Texas court rejects aesthetic nuisance wind turbine challenge

Texas’ 11th Court of Appeals recently upheld a lower court ruling that there can be no successful nuisance claim against a wind farm based on an aesthetic complaint or, in other words, that the thing is wicked ugly. In the law, a “nuisance” generally speaking is a substantial, unreasonable interference with another’s enjoyment or use of his or her own property.

Multiple neighbors of the Horse Hollow Wind Energy Center near Abilene had filed suit in 2005 because, among other things and as the court noted, that the now reportedly 60,000-acre 400-turbine wind farm “had permanently and significantly diminished the area’s scenic beauty and, with it the enjoyment of their property.”

The court noted  that the plaintiff’s’ evidence

makes clear that if the wind farm is a nuisance, it is because Plaintiffs’ emotional response to the loss of their view due to the presence of numerous wind turbines substantially interferes with the use and enjoyment of their property. The question, then, is whether Plaintiffs’ emotional response is sufficient to establish a cause of action.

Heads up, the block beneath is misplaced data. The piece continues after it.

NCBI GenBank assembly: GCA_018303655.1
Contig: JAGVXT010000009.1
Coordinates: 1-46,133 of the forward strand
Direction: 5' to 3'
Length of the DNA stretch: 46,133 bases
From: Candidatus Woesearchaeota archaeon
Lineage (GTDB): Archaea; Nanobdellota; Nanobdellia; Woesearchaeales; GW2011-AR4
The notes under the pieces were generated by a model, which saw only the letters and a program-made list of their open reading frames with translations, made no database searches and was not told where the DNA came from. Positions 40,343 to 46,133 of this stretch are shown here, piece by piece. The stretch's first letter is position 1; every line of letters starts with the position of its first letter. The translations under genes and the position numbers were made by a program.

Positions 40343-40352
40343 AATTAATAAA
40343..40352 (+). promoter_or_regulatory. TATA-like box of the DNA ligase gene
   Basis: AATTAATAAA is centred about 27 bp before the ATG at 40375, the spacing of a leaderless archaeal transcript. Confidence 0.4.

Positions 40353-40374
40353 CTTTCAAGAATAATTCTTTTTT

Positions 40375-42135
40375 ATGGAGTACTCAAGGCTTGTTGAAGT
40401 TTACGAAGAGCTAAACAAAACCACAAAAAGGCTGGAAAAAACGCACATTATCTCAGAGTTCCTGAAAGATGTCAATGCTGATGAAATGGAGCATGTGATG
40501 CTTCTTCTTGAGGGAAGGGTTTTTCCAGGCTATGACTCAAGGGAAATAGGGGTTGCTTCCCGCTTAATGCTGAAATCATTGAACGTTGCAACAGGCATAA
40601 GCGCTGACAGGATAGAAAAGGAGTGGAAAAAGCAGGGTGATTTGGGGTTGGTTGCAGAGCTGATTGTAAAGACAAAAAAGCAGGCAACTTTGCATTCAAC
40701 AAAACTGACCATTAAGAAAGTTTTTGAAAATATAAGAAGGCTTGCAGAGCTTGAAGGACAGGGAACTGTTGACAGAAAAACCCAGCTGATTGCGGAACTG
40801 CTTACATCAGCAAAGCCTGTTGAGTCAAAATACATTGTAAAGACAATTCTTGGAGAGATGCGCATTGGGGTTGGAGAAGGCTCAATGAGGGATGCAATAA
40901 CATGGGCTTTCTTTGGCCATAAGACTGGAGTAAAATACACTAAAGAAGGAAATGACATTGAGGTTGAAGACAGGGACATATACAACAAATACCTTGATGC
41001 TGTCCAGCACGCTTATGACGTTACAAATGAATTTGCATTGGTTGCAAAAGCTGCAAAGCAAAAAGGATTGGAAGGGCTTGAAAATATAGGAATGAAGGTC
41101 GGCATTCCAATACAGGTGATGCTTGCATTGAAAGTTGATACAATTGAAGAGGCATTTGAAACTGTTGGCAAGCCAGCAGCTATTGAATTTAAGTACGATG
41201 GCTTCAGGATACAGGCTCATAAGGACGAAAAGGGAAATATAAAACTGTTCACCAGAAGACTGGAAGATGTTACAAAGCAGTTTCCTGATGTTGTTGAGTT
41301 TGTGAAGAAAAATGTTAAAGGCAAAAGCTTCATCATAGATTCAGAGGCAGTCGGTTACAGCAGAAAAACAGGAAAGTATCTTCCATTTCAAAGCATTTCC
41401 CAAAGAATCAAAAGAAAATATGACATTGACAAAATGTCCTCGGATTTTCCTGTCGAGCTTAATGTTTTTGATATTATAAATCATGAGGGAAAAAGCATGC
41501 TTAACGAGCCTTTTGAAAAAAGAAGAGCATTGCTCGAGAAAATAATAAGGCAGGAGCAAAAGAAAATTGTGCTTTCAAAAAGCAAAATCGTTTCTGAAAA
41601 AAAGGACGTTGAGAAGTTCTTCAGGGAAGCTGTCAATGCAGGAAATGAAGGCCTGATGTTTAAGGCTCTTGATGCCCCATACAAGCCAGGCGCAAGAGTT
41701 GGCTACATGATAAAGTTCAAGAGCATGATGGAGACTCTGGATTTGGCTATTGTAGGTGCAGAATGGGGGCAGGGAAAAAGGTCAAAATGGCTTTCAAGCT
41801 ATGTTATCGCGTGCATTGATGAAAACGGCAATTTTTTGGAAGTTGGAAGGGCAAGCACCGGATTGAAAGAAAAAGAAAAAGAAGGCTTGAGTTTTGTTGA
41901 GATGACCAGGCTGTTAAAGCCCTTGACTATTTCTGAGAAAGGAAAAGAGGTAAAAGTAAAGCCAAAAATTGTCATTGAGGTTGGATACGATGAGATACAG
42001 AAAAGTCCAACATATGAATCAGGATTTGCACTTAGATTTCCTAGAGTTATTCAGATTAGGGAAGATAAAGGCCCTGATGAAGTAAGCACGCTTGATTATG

The court concluded that under Texas law, it did not, notwithstanding the fact that one plaintiff had characterized the wind farm neighboring her property as “the death of hope.” The defendant, FPL Energy, was  using its property lawfully, and Texas caselaw “recognizes few restrictions on the lawful use of property.” The court noted, however, that it was not intending to minimize the impact of the wind farm on the plaintiffs simply because the impact was emotive (and not, for instance, physically invasive) .

The court also affirmed the lower court’s decisions limiting the plaintiffs’ ability to proffer evidence relating to sound levels. Whether that evidence, had it been allowed at trial, would have affected the outcome is anyone’s guess.

The court’s decision in Rankin v. FPL Energy (No. 11-07-00074-CV) is here. Here for a related story by the Associated Press. And here for what the author suspects, but cannot confirm, is the geographic location of Horse Hollow.

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